The harsh tragedy at the centre of indigenous health in Australia is anchored to shortened life expectancy and a greater predisposition to chronic illness for Aboriginal and Torres Strait Islander people than the general population.
For indigenous men, life expectancy is 11.5 years less than someone of non-indigenous background. Women are barely 1.5 years better off, with indigenous women having 10 years less than their non-indigenous counterparts.
“The figures can vary,” said Professor Ngiare Brown, executive director of research at the National Aboriginal Community Controlled Health Organisation. “That’s because there are different methods of calculation. But it’s anywhere between 12 and 15 years, and that’s an unacceptable disparity.”
Much of the disparity in life expectancy comes down to chronic disease, much of it preventable, including kidney disease, cardiovascular disease, and a rise in some forms of cancer.
For younger Aboriginal and Torres Strait Islander people, there’s also a high preponderance of self harm, suicide and injuries.
“With adolescents and young people, it’s hard for them to develop a social identity, so the levels of suicide and substance abuse is very high. Dealing with that in a social and medical context is very hard,” Professor Brown said.
So if much of the difference in life expectancy comes down to preventable disease, why isn’t more being done about it? According to Joshua Creamer, a barrister and president of the Indigenous Lawyer’s Association Queensland, who has been active in indigenous health, much of the problem comes down to a lack of access to services.
Access to services
“There are many factors,” he said. “But it generally comes down to access to healthcare and health services. People are living in remote communities, and there simply isn’t the same level of service that there is for people living in larger population centres.”
Professor Brown concurs. “There are real problems associated with access to health services, and the prevention of disease and maintenance of good health,” she said.
There are also intergenerational factors at work, Professor Brown noted. “There is the exposure of parents and grandparents, and this continues down through the generations,” she said.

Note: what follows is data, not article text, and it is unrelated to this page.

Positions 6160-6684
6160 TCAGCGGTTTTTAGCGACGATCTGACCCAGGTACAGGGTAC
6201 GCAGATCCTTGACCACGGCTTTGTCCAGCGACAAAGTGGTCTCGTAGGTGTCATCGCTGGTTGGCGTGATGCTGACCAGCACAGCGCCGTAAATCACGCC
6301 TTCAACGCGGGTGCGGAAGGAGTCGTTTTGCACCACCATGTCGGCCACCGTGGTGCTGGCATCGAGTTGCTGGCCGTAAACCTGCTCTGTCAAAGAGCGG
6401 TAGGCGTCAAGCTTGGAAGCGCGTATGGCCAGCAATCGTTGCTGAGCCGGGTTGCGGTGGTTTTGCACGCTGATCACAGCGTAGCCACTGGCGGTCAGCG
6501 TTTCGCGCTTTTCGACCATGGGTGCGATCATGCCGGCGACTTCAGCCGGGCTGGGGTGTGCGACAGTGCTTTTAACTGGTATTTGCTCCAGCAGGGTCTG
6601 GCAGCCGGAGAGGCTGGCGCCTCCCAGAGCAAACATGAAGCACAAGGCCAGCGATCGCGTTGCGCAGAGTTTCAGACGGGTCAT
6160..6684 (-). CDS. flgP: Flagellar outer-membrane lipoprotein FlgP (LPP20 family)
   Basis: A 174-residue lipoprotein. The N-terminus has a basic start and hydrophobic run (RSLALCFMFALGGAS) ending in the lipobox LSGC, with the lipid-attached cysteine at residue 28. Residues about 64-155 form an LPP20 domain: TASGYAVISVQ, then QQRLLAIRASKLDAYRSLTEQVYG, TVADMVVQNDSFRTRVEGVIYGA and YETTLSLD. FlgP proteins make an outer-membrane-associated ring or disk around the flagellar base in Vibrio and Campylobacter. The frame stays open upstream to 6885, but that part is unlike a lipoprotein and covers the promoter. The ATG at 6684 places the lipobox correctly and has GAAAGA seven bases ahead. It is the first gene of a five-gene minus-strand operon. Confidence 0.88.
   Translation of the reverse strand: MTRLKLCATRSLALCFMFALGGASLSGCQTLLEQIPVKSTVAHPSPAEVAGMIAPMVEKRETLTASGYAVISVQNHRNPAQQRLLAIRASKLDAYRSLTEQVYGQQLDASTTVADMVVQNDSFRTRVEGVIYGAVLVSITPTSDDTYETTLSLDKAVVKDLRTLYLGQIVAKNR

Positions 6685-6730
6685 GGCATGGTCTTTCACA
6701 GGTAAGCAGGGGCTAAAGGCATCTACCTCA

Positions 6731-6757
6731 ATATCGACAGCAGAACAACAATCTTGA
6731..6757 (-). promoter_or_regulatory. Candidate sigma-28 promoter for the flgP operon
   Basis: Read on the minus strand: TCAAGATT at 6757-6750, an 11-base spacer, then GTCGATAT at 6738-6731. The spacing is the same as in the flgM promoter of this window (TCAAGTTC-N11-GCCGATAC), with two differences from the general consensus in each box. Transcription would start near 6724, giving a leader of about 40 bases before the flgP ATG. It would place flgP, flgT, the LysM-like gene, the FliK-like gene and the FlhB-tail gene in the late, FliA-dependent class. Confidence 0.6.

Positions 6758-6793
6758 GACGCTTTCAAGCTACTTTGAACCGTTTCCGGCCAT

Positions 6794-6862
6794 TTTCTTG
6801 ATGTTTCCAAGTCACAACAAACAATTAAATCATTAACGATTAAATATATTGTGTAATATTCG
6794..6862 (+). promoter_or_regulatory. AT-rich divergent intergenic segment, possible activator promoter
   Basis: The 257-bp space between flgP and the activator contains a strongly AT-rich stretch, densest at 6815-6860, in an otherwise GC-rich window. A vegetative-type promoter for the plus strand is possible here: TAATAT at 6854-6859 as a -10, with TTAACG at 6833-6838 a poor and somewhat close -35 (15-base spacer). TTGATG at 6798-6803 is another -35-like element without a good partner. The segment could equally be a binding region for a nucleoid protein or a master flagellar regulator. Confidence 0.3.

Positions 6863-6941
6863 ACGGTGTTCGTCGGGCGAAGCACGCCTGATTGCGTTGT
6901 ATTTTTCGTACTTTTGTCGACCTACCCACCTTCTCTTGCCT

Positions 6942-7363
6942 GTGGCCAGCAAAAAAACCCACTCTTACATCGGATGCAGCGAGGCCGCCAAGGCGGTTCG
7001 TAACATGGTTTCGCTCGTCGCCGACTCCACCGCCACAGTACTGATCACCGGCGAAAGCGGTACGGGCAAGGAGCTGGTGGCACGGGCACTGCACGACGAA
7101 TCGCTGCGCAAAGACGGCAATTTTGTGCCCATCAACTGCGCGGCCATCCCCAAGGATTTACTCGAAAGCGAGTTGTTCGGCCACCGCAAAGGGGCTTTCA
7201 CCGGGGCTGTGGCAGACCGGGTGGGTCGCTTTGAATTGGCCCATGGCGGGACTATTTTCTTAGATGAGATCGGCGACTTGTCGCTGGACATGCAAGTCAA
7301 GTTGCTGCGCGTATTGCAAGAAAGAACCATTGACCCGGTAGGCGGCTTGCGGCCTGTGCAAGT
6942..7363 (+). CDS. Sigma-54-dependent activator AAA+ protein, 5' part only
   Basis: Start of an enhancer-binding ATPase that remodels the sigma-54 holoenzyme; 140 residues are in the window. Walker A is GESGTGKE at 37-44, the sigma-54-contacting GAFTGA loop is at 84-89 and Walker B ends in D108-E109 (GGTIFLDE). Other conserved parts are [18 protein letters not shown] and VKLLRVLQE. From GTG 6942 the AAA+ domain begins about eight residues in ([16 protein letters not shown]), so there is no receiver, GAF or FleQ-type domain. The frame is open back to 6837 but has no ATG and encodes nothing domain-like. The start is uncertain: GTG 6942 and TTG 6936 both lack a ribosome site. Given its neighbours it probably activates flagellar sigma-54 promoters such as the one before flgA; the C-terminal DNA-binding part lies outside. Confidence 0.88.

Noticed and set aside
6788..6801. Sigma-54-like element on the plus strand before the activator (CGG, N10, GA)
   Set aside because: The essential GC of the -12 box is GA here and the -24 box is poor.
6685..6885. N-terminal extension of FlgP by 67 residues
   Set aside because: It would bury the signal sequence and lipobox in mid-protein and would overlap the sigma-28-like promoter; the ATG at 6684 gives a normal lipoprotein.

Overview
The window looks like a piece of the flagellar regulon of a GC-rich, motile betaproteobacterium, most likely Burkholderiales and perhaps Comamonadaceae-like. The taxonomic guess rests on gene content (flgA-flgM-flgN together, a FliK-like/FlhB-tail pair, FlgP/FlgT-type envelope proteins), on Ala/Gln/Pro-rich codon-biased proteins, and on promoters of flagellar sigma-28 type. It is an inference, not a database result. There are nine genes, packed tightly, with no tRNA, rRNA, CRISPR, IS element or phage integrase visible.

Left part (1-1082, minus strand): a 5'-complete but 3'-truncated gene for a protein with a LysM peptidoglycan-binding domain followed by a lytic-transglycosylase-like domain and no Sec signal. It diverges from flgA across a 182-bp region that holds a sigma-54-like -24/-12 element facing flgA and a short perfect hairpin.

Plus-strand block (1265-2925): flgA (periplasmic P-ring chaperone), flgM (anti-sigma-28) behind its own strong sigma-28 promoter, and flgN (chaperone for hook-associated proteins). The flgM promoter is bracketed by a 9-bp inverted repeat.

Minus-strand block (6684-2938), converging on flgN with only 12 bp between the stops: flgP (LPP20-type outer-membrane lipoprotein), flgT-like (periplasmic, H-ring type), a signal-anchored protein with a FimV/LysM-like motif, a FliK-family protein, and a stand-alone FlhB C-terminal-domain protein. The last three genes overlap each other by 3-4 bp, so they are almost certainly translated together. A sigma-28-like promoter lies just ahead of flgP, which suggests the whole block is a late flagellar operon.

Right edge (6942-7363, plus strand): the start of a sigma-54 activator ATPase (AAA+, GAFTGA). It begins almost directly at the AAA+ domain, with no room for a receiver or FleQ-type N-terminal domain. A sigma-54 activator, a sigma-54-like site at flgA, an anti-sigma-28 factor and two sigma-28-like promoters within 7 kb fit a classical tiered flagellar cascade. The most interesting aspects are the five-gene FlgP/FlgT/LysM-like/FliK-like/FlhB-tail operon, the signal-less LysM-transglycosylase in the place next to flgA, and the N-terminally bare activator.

“Mental health, social and emotional and cultural wellbeing are also issues,” she continued. “There are the usual pressures of family and community education and employment. Layer that with complexities [in terms of] exposure to policies, extermination, identity and cultural responsibility and indigenous health becomes a very hard area to deal with.”
Professor Brown and Mr Creamer were concerned about the effect of the recent budget on Aboriginal and Torres Strait Islander populations.
Professor Brown said a completely free system is becoming unsustainable. “It was meant to be a safety net, but people have become accustomed to completely free care,” she said.
Yet on the other hand, she noted, people who can already afford private care will use it in any case. The impact of introducing co-payments, and increasing the pension age to 70, will be on people and populations that cannot already afford private primary care.
“It’s going to be a mess,” she stated. “The impact will be more on the people who cannot afford it. There needs to be detailed and careful consideration of intended and unintended consequences of fee for services [if the changes] are going to be a success and not hurt people who cannot already afford healthcare.”
In terms of the budget measures, Brown continued, the impact on indigenous people is twofold. “We are the most disadvantaged population in Australia and secondly, we have the highest burden of morbidity and mortality. Our services rely on MBS and medicare rebates to provide affordable services.
“If you reduce Medicare rebate and charge a fee, for people with multiple visits, chronic disease, children with special needs, the families will not be able to afford it.”
On a positive note, Mr Creamer said under the budget funding for Aboriginal Community Controlled Healthcare will continue, and that type of healthcare remains a bright spot when it comes to dealing with the healthcare issues of Aboriginal and Torres Strait Islander people.
Professor Brown said she remains an optimist, despite the harrowing life expectancy and disease statistics. “If it was that bad, I would not continue doing what I do. “I remain an optimist because community health centres are locally led responses to local priorities. In the end, however, what we need is collaboration, between policymakers and government to address indigenous health in a more integrated manner.”
This article first appeared on ‘Australian Financial Review’ on 30 May 2014.